Desalinated sea water is pumped over 50 km from the Atlantic seaboard to the mine situated in west-central Namibia.
Constructed in 2009, Trekkopje Uranium Mine’s reservoirs have proved the benefits of Reinforced Earth® technology. Successfully withstanding the Namibia. Fast-track construction was a key consideration for going the Reinforced Earth route, plus the need to counter aggressive corrosion and elevated temperatures.
The design brief called for the building of six adjacent and interconnected reinforced concrete water-retaining structures complete with concrete roofs. Each reservoir was to have a capacity of 9Ml, making the total capacity 54Ml. The project needed to be completed in eight months.
One of the tenderers, Target Projects offered an alternative solution. This consisted of two 27Ml units composed of Reinforced Earth walls with lined vertical inside faces and a 1V:2H outer embankment slope. The sidewalls and floors of the containment area would be covered with an impermeable geosynthetic liner.
The alternative concept also provided for a rigid concrete roof. The roof requirement was subsequently omitted by the client. The alternative was accepted for the following reasons.
- Shorter completion time
- The simpler process to dismantle and rehabilitate at the end of the mines life
- Vertical sides to accommodate a rigid roof structure (although not subsequently adopted)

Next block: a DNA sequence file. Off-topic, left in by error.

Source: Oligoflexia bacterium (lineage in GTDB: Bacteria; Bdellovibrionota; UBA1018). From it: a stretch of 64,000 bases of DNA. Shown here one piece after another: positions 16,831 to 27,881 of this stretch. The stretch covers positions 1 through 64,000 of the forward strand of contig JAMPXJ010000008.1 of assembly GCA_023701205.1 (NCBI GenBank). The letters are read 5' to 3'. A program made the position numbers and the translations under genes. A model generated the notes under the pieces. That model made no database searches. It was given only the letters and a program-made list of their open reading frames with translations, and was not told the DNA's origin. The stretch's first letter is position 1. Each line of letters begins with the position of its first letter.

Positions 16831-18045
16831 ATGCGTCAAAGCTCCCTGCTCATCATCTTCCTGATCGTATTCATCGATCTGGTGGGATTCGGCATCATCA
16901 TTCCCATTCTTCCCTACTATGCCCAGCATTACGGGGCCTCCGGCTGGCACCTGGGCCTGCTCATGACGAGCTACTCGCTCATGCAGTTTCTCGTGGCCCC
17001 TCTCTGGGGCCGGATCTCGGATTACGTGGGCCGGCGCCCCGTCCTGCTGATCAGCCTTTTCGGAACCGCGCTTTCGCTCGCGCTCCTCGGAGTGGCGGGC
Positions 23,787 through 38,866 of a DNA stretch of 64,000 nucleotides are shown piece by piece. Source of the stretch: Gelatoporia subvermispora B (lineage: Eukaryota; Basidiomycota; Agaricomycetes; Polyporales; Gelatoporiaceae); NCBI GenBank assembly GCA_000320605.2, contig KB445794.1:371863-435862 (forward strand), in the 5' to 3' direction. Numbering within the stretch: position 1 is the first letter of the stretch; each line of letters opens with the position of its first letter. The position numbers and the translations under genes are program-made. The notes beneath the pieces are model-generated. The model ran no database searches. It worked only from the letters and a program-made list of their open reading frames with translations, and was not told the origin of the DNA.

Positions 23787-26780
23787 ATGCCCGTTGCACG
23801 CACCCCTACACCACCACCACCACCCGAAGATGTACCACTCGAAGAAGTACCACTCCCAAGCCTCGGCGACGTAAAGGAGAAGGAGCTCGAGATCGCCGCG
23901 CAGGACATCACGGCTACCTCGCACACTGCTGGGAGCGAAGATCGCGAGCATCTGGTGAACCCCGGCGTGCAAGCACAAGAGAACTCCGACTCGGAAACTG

- Cost advantages
- Flexibility and suitability for poor founding conditions
The original water depth of 6,5 m was retained giving a reservoir size of 64.5 m x 64.5 m x 6.5 m deep. The overall depth of 7.5 m (0.5 m freeboard and 0.5 m embedment) was the maximum height.
The facing was non-reinforced concrete, the joints were sealed.
A synthetic strip (GeoStrap) was connected to the panels by way of synthetic sleeves (GeoMega) cast into the panels providing a fully synthetic connection
Locally available sands were used for both the common and RE backfill
Internal and overall stability, drainage, and hydraulic considerations were addressed.
After the initial pilot stage ended in 2013 full-scale production at the mine was mothballed pending optimal economic conditions. Reservoir water is being used for drinking water, mine maintenance, and leach pad trials. No leaking has been detected from the reservoirs after seven years of operation.
Since the reservoirs are not covered the loss of water is solely due to evaporation which is approximately 2m per annum at the mine. The lining appears to be in good condition and no maintenance or replacement lining is envisaged in the foreseeable future.